I got back into bed, remembered this story, laughed to myself and went back to sleep. At least I didn’t try to go to work with only the kebab man for company.

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Running into inspiration

8 Nov

Yesterday, in a wholly uncharacteristic move, I decided to join a gym. Now having seen the video that I’ve embedded and read that first line, you’ve probably put two and two together. Well, guess what. You’ve made five.

Because it wasn’t actually until today that I first saw this video and, like the majority of the hundreds of thousands of people that watched it before me, I felt inspired.

It’s a powerful, yet simple story. For those of you too lazy to watch the video (I don’t blame you, I probably wouldn’t either in your position) it’s about an American guy who used to be fat. Then he started running, lost weight and started to feel better about himself. Seriously, watch it – my description does it absolutely no justice whatsoever.

Now I’m not a portly chap. Far from it really – I’ve been a skinny little rake for the majority of my life and at 5’9 and 11 stone with a bmi of roughly 22.5, I’m pretty healthy on the face of it. Except that I don’t really feel that healthy.

I rarely have much energy, I don’t play anywhere near enough sport as I used to and, frankly, I’m just not in as good shape as I would like to be. I feel like my metabolism is slowing down more with every day and I don’t much like the idea of a beer belly.

And that’s where the overall message of this video comes in. And not just in a fitness sense – the message transpires to numerous elements of my life.

if you want to do it, all you have to do is do it

It’s simple, but it’s bloody true. My laziness tends to prevent me from doing things that I actually want to do. Combine that with the magnitude of starting something new and it’s a wonder I ever get anything done.

Whenever I’ve actually gone for a run, I’ve really enjoyed it. Whenever I’ve decided to go to football even though I really can’t be bothered, I’m really pleased that I did. And yes, whenever I’ve decided to write a blog post instead of having a couple of games of FIFA, I find it far more rewarding.

So I’m going to try my best to keep that message in mind. There are plenty of things that I want to do – get back to a good level of fitness, buy a car and start driving, write a book.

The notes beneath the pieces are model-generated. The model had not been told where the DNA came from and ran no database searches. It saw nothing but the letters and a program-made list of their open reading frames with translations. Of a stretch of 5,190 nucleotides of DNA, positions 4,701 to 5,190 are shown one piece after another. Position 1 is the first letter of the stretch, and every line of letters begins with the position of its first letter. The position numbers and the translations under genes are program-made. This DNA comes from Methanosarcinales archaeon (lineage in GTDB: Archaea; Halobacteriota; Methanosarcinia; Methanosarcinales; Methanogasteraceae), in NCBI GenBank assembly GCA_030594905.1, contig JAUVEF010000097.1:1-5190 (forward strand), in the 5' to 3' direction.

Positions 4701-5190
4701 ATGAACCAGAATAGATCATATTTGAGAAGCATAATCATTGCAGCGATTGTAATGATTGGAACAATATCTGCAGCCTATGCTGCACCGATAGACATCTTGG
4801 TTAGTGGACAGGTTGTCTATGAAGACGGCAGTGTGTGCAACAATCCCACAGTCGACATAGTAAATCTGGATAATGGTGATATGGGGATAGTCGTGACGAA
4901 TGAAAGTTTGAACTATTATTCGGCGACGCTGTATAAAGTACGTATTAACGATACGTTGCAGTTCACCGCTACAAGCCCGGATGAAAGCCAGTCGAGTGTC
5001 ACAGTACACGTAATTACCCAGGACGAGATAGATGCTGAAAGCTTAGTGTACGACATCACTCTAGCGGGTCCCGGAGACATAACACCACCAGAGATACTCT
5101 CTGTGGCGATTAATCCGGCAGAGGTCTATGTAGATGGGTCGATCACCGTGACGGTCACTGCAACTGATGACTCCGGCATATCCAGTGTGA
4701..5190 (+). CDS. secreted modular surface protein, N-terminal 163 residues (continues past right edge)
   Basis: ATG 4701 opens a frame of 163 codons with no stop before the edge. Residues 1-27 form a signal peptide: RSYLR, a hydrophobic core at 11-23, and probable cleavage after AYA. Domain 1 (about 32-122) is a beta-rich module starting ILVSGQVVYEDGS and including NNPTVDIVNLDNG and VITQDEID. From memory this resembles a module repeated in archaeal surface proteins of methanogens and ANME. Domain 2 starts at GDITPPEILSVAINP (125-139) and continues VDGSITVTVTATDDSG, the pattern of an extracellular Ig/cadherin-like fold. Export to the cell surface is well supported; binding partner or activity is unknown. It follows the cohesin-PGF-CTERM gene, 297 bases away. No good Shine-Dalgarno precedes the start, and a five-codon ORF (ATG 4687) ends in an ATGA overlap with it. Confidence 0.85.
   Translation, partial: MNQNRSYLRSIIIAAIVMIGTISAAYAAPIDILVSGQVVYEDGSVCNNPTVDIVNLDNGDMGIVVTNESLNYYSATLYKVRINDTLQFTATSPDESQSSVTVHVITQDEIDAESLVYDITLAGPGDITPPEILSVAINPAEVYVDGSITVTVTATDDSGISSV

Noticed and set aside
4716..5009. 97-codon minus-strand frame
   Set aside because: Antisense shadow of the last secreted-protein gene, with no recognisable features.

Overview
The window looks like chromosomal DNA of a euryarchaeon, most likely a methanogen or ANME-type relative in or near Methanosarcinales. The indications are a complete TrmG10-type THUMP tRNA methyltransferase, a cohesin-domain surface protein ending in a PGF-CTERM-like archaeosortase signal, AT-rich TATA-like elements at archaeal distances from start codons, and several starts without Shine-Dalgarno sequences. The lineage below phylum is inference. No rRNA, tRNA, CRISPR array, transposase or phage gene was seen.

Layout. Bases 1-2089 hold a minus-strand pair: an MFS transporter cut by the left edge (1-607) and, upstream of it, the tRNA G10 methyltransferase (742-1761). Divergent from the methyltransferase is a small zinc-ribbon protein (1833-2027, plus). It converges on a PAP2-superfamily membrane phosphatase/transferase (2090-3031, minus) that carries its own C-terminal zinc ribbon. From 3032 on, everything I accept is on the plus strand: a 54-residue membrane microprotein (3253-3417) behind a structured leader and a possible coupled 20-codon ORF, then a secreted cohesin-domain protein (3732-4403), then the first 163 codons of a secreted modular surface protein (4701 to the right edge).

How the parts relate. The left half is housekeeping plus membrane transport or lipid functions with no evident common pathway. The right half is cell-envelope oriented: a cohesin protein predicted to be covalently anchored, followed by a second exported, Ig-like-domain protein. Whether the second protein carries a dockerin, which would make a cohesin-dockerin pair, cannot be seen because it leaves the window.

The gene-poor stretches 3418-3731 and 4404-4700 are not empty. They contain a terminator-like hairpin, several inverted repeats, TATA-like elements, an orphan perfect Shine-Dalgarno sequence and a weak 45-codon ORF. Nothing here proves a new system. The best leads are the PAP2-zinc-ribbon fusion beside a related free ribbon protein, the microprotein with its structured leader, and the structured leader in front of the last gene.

Miraculously, I’ve actually managed to do one of those (the car) but how that came about I’m still not quite sure. And I’ve made a start on another by joining a gym. Where I’m getting all this inspiration from, I’ve no idea.

But I’ll be keeping that little message in mind, because it’s so true.

if you want to do it, all you have to do is do it

20 cool things I’ve done in 2009

22 Dec

1. Saw in the new year dressed as Flava Flav
Flava Flav costume
2. Decided that I didn’t like Twitter
3. Changed my mind about Twitter
4. Beat all the national newspapers to reporting about Match of the Day pundit Alan Pardew describing a tackle as a ‘raping’
5. Set up the @GuardianVoices Twitter feed
6. Started a new blog about Reading FC, my local team
7. Went to a party without electricity
8. Won free VIP tickets to Glastonbury and took my best friend Ross
Glastonbury 2009
9. Had my first piece published on guardian.co.uk, a game review of Ice Age 3: Dawn of the Dinosaurs
10. Got an iPhone (yes, that is cool!)
11. Went on a circle line pub crawl and learnt how to play tube surfing

Get those feet off the floor


12. Had my first piece published on Guardian Careers, a piece about working from home and started contributing regularly
13. Had a chat with Kriss Akabusi on Twitter
14. Went to see England’s final qualifying game for the World Cup at Wembley
15. Was named as the #FollowJourn for the day on journalism.co.uk
16. Watched The Exorcist on a giant screen in a graveyard
17. Cooked my first ever roast dinner

18. Won a Flip HD video camera
19. Saw Har Mar Superstar playing an intimate gig at The Macbeth
20. Went out dressed as the tinman

A lazy Sunday…

6 Sep

So in my boredom on this sunny Sunday afternoon I decided to take a walk around Bethnal Green. I ended up doing some primitive Parkour around Victoria Park and taking photos of everything I saw with my iPhone.

On climbing by Mile End station, I found some cool graffiti, set near that most beautiful of things; a kebab shop:

Graffiti by a kebab shop

I then wandered into the woods and found two mirrored walls, prompting this photo which I can’t quite get my head around considering that I definitely didn’t do it MySpace style:

Mirrored jeans

My favourite photo of the set up next. I love the way the beauty of the sun shining through with the graffiti tucked behind it:

Sunshine over a graffited canal

Finally, a nice boat that I wandered past:
Boat on the canal